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Supreme Court backs EVMs

Context

  • The Supreme Court upheld the electronic voting machine (EVM) system of polling and refused a plea to revive paper ballots.

Supreme Court Judgement

  • The court refused to hand over paper slips from Voter Verifiable Paper Audit Trail (VVPAT) units to electors to look leisurely before inserting them into the ballot boxes.
  • It also declined to direct the cross-verification of 100% EVMs and VVPATs nationwide.
  • Currently, only five percent of EVM-VVPAT counts are randomly verified in any given Assembly constituency.
  • It also directed the Election Commission of India (ECI) to “seal and secure” the Symbol Loading Unit (SLU) for 45 days after the declaration of election results.
  • Currently, only the three components of the EVM — the ballot unit, control unit, and VVPAT — are stored for 45 days after the results.
  • The court has allowed candidates to check the one-time programmable software in the BU (Ballot Unit), CU (Control Unit), and VVPAT for tampering, in case of any doubts regarding the result.
  • This verification involves inspecting the burnt memory/ microcontrollers of these three components.

What are Electronic Voting Machines (EVMs)?

  • It is a device that electronically records and counts votes in elections.
  • EVMs were first used in 1982 in the Assembly constituency of Paravur in Kerala in 50 out of 123 booths.
  • EVM has two parts, it consists of a ‘control unit’ and a ‘balloting unit’, connected by a 5-meter cable.
  • The control unit is with the Election Commission-appointed polling officer and it is the brain of the EVM.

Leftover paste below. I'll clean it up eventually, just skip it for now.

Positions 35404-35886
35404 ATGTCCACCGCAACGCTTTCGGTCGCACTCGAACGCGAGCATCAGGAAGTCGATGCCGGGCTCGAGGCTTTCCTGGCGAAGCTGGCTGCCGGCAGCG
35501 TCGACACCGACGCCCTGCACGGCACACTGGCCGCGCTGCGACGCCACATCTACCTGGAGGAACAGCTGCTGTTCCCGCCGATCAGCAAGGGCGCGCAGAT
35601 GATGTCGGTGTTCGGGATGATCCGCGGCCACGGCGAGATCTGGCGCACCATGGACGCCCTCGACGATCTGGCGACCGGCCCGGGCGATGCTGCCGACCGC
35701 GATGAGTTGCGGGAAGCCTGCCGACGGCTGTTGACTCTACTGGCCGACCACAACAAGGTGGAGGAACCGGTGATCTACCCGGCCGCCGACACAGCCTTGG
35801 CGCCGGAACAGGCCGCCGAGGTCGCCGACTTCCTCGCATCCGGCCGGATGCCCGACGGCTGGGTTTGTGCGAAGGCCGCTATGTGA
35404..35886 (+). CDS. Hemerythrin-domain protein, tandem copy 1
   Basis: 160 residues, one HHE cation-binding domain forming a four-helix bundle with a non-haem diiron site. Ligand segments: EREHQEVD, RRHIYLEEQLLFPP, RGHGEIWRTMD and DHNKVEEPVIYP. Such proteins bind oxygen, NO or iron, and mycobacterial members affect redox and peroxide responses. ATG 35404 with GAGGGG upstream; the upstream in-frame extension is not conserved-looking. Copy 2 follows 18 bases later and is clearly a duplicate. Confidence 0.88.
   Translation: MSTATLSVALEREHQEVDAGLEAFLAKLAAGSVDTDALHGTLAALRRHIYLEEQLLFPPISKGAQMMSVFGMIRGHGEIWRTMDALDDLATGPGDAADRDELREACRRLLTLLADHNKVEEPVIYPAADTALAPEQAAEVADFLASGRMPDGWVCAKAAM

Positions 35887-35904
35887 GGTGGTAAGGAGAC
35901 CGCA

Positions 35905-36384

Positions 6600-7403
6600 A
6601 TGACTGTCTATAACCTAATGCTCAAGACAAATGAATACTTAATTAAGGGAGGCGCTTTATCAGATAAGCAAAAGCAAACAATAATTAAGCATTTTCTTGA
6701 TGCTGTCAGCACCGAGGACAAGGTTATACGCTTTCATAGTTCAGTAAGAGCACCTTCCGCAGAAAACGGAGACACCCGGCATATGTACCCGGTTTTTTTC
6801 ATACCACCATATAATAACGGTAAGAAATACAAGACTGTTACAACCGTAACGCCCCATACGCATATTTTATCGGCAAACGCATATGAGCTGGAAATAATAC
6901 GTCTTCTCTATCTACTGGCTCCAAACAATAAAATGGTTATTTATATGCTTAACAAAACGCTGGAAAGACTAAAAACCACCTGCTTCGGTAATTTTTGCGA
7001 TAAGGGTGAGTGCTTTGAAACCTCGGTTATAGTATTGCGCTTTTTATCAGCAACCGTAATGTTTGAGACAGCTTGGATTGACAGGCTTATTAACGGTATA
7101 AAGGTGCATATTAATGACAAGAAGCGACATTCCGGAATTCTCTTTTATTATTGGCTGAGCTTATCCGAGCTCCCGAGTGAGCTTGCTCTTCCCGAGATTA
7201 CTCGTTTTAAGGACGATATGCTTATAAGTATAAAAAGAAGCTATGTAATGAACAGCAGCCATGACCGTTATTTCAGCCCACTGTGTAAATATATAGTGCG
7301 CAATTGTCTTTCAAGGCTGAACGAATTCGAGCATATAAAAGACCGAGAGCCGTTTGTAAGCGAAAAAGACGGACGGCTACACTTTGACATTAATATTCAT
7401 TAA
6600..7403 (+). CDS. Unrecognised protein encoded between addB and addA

• The balloting unit is in the voting compartment into which the voter enters to cast the vote in secret by pressing the button against the name and symbol of the candidate of her choice.
  • The balloting unit is turned on only after the polling officer presses the ‘Ballot’ button on it.

Voter Verified Paper Audit Trail (VVPAT)

  • A VVPAT is intended as an independent verification system for voting machines designed to allow voters to verify that their vote was cast correctly.
  • It contains the name of the candidate (for whom the vote has been cast) and the symbol of the party/individual candidate.
  • When a vote is cast, the VVPAT machine, which is attached to the ballot unit (BU) of the EVM, prints out a slip of paper with the voter’s choice indicated on it.
  • Though it remains behind glass, the printed slip is visible for seven seconds so the voter can see that the vote has been recorded correctly, before it falls into a box underneath.
  • The idea of the VVPAT machine first emerged in 2010. However, it was used for the first time in the Noksen Assembly constituency of Nagaland in 2013.
  • The Conduct of Elections Rules, 1961 were amended in 2013 to allow for a printer with a drop box to be attached to the EVM.
  • In 2017, 100% of VVPATs began to be used in polls, and the 2019 Lok Sabha elections became the first general election to have 100% of EVMs attached to VVPATs.

What is a Symbol Loading Unit (SLU)?

  • The SLU is used to load the symbols of the candidates onto the VVPAT.
  • Candidate setting happens at any time from five to two days before voting for a seat. After loading the symbols onto the VVPAT, the SLU is of no relevance to the actual voting process.
  • Once the symbol-loading is complete, the SLUs are handed over to the concerned district election officer for safekeeping. They remain in the officer’s custody until the day after voting.

Conclusion

  • Overall, while the VVPAT system in India represents a significant step towards enhancing transparency and accountability in elections, it continues to face criticism and scrutiny regarding its effectiveness, cost, and implementation challenges.
  • However “blind distrust” of an institution or a system breeds unwarranted skepticism and impedes progress.
  • Addressing these concerns requires efforts to improve the reliability, accessibility, and public acceptance on the VVPAT system.